Quick Look: Bahco Electronic Torque Wrench

Bahco Electronic Torque wrench

A good torque wrench is one of the most important items in any home mechanic’s arsenal. We take a look at the Sonic Screwdriver-esque Bahco Electronic Torque wrench.

When it comes to choosing new tools, there are a bunch of things you need to keep in mind, from price to quality, ease of use, features, and durability. Answer these questions and you’re well on your way to getting the best bang for your buck from whatever it is you’re looking at buying.

Anyone who tinkers around in their garage/workshop/shed will have a few key items like a socket and spanner set and a torque wrench. And most of us should have a few of these things in a tool kit in our cars too, check out our look at the Yorktown Quick Detach tool roll if you’re looking for a great way of storing tools in your rig.

Electronic torque wrenches used to be incredibly expensive but the price has come down in recent years making them a genuine option for the home mechanic. The Bahco Electronic Torque Wrench has been on the market in Australia for a while now. In terms of pricing, you’re looking at $1623 so this won’t a be a buy for everyone.

It runs off three AA batteries and offers a visual, audible and vibration signal when the torque unit has been reached. The range covers 3 to 340Nm or from 2.2 to 240 ft.lb which means it covers small, medium and large applications. And it offers a tolerance of +/-2% which is pretty darn accurate. With an interchangeable head it can be used for a range of applications.

In terms of accessories there are a heap of different heads available from Bahco and a cost-optional angle meter which means you can use this wrench for jobs like suspension, transmission or bearing caps which require a specific torque angle wrench.

What is a torque wrench?

Essentially this is a bar with a square drive and has a gauge allowing you to adjust the amount of torque being applied. The ability to adjust the torque applied to, say, a wheel nut (lug) or a bolt, etc is vital as over tightening or under tightening can cause all kinds of problems like stripped fastener threads, stretched studs or even warped drums and wheels falling off. We’ll go into more detail around choosing a torque wrench in another article, but there are a bunch of different types. Just briefly, they are:

A deflecting beam torque wrench which is a one-direction only tool (no ratchet head) and features a deflecting beam rather than a coil spring. Super accurate and they’ll last a lifetime; it’s this type of wrench that’s probably in your old man’s shed.

A micrometer torque wrench which is one of the most commonly used and has a twist-type head that allows you to set the correct torque and it clicks once you’ve ratcheted the nut up to the correct torque. These come in a range of prices but, generally speaking, you get what you pay for.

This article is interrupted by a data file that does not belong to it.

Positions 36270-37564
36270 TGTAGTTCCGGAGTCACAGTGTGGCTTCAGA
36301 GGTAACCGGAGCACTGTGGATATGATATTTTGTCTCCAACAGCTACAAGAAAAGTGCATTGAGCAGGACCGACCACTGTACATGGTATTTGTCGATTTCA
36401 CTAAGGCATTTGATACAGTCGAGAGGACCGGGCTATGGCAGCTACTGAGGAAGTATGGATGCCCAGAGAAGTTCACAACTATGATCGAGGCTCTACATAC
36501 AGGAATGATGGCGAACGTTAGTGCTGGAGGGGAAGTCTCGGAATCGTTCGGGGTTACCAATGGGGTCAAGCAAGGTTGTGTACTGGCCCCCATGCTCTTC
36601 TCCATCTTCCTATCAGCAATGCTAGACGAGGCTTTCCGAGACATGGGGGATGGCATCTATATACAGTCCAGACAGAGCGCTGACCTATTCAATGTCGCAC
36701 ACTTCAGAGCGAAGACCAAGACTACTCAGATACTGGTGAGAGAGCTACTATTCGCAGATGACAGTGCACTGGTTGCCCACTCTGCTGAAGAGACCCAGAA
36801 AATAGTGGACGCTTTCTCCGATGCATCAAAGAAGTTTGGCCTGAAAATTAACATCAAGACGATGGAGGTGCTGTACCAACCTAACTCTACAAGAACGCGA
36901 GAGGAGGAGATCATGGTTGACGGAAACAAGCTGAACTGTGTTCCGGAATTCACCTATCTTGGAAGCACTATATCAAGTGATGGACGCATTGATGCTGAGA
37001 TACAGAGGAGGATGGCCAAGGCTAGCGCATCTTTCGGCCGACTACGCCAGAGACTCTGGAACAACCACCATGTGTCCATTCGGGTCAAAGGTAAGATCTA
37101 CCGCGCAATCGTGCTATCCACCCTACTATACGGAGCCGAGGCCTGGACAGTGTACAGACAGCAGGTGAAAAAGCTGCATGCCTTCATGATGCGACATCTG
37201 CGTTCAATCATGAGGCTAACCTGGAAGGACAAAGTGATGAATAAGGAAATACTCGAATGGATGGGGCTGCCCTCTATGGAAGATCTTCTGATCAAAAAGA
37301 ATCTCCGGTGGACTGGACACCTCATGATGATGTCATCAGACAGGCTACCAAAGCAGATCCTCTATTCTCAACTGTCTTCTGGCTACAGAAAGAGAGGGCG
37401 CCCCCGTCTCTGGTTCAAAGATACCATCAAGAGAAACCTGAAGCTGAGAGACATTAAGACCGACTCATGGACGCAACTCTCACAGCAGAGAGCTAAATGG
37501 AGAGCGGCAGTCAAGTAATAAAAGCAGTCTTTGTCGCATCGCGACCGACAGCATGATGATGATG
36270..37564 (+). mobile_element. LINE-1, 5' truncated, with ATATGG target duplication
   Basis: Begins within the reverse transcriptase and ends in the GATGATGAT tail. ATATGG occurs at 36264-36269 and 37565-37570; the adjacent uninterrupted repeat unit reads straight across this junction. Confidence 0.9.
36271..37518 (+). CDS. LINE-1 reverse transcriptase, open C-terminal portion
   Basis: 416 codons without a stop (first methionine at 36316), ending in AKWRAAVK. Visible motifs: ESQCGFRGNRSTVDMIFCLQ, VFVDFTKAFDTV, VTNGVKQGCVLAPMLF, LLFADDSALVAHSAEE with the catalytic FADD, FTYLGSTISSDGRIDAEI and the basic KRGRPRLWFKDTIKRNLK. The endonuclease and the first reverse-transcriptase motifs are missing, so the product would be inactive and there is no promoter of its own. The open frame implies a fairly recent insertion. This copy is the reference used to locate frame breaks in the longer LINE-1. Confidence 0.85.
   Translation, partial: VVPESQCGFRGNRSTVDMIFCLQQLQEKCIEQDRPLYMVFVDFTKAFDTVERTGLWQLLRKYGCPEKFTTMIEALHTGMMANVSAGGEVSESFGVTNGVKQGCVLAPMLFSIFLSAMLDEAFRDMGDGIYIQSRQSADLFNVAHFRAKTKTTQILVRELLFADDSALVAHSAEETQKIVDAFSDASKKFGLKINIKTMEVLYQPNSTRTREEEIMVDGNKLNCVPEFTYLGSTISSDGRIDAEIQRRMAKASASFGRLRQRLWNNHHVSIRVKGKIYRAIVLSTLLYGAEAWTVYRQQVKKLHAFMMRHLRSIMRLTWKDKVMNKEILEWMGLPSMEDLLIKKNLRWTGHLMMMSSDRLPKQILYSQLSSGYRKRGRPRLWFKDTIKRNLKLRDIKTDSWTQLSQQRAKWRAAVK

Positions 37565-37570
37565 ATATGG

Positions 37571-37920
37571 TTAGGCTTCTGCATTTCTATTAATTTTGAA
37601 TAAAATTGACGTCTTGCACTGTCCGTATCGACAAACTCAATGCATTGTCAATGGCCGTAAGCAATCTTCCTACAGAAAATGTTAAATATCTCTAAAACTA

A torque angle wrench which is generally used for bearing caps, cylinder bolt heads and suspension components. These items require both precise torque application but also angle of rotation to avoid buggering these bolt types.

An interchangeable head torque wrench which is the type just about everyone has in the shed and usually comes in a kit with a range of different heads.

An electronic torque wrench is exactly what it says on the box…it offers a digital readout allowing easy programming of torque. It works, generally speaking, via a strain gauge attached to a torsion rod which is connected to a transducer to workout the required torque per unit. This is then displayed on the digital screen. They usually emit an audible warning when you’ve reached the set torque amount.

A hand torque wrench is usually a better bet than a rattle gun in that it allows you to be way more accurate in the applied torque. See, an impact gun can be inconsistent resulting in either low torque or high torque. Either way, you can end up with something breaking. Oh, and if you have rotated your wheels at home, or had it done at a wheel shop then you should re-torque the wheels after the first 160 kilometres. The correct torque settings for various components in your vehicle will be listed in the owner’s manual.

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Isaac Bober has been writing about cars and 4x4s for more than 20 years, has worked on some of the country's biggest motoring magazines (remember what they were?), and launched Practical Motoring. Now he's back, back again... to share dad jokes and much more.